Clancy finally had the chance to meet Cross in person for lessons in New York, and he says she has helped him gain an octave in his vocal range and channel emotion without harming his voice.
The perfect scream, says Cross, is “about rectifying the balance between the breath pressure and vocal cords” and taking the aggression and tension on the vocal cords out.
It’s a rather complex endeavor to explain, but she says there are two categories of screams: heat and fire.
Heat involves screams that have pitch – as in soulster James Brown’s “Wowww!” in “I Got You (I Feel Good),” the wild wailing in Pink Floyd’s “The Great Gig in the Sky,” Paul McCartney’s “Hey Jude,” Warren Zevon’s “Oww woo!” in “Werewolves of London,” or Little Richard’s high-pitched “Ooo!” in “Tutti Frutti.” Cross also lists Janis Joplin, Robert Plant, Aerosmith, Motley Crue, and Ozzy Osbourne as heat screamers.
Cross describes the other type of scream, fire, as “white noise” or a scream without a defined pitch, which has come about with the evolution of heavy metal music. “It doesn’t sound like singing at all. It sounds like mayhem and noise and violence,” she says, noting screamers who use fire in heavy-metal bands like Slipknot, Lamb of God, Killswitch Engage, and Arch Enemy.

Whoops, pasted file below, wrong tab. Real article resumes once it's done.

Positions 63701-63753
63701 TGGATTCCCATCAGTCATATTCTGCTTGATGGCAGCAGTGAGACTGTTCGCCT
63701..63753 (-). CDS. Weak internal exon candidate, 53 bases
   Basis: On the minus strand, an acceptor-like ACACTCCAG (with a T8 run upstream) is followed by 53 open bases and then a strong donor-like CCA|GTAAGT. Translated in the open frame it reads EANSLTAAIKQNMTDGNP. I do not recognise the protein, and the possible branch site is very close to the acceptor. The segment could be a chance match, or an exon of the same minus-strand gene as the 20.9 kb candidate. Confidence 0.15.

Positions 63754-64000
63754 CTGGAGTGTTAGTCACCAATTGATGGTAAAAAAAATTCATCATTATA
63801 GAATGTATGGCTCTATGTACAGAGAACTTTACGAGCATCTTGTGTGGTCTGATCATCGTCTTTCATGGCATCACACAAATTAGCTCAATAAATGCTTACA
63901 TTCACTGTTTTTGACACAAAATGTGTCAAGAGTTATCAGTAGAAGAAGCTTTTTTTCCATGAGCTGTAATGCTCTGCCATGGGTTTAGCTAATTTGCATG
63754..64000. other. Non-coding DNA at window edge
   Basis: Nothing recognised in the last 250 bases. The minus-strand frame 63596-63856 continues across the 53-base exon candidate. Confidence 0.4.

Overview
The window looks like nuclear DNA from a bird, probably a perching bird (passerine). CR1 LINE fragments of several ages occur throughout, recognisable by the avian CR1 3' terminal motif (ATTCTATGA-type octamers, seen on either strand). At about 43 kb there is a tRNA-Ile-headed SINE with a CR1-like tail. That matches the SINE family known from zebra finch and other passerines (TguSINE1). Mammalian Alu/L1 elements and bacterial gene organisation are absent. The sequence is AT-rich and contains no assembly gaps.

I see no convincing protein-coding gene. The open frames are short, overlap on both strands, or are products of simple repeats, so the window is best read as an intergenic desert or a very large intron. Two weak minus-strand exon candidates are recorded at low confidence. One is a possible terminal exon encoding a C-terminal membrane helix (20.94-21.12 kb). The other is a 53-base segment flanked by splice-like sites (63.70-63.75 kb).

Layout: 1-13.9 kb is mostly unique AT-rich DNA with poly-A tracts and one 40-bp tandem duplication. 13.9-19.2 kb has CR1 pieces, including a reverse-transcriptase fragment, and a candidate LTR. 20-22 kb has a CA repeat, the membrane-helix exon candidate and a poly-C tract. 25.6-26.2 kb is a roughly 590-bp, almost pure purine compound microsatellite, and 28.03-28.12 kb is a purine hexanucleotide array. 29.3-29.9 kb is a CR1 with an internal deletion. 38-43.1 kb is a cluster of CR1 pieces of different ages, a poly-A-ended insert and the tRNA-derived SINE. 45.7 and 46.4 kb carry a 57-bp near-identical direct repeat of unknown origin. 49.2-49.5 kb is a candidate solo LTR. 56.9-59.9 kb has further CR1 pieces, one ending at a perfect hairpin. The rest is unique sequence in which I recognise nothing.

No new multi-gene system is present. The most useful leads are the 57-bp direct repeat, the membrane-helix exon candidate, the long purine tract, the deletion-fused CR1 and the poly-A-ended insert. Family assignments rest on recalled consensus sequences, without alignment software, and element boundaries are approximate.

That Cross – a product of traditional ballet, piano, and choir in her Texas childhood – would find herself an icon in the heavy-metal commmunity is somewhat counterintuitive. But by the time she’d graduated from Bristol Old Vic Theatre School in England, she was determined to become a rock star. She moved to California and, later in the 1980s, to New York to work for record companies and music-business lawyers by day and play in punk bands by night. Punk bands didn’t generate much income, but her classical voice training allowed her to pay the bills by working as a voice coach. When a fellow rocker started recording underground bands in his basement, he called on Cross for her vocal coaching expertise after he realized that the bands couldn’t get through a recording session without losing their voices.
“Since he knew I was a voice teacher, he thought I could figure something out. I had really no idea what I was dealing with,” Cross says, laughing about the first time she encountered the screamers. Even with all her punk experience, she was still astounded at the raw energy she had to channel through the throats of budding screamers. “These kids came in and they were screaming, and I had to figure out how to help them and how to make it so they could scream without injuring [their voices].”